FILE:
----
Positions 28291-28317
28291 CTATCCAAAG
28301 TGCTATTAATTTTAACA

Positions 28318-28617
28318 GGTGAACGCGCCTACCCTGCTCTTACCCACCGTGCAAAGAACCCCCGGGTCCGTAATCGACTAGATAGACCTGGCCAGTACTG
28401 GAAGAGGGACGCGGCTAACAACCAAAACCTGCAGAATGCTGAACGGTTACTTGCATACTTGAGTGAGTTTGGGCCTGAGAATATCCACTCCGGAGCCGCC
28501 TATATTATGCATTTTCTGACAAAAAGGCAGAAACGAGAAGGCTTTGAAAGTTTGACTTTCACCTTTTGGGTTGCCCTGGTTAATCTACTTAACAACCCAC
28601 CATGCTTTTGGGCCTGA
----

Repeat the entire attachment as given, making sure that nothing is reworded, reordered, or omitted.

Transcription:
Positions 28291-28317
28291 CTATCCAAAG
28301 TGCTATTAATTTTAACA

Positions 28318-28617
28318 GGTGAACGCGCCTACCCTGCTCTTACCCACCGTGCAAAGAACCCCCGGGTCCGTAATCGACTAGATAGACCTGGCCAGTACTG
28401 GAAGAGGGACGCGGCTAACAACCAAAACCTGCAGAATGCTGAACGGTTACTTGCATACTTGAGTGAGTTTGGGCCTGAGAATATCCACTCCGGAGCCGCC
28501 TATATTATGCATTTTCTGACAAAAAGGCAGAAACGAGAAGGCTTTGAAAGTTTGACTTTCACCTTTTGGGTTGCCCTGGTTAATCTACTTAACAACCCAC
28601 CATGCTTTTGGGCCTGA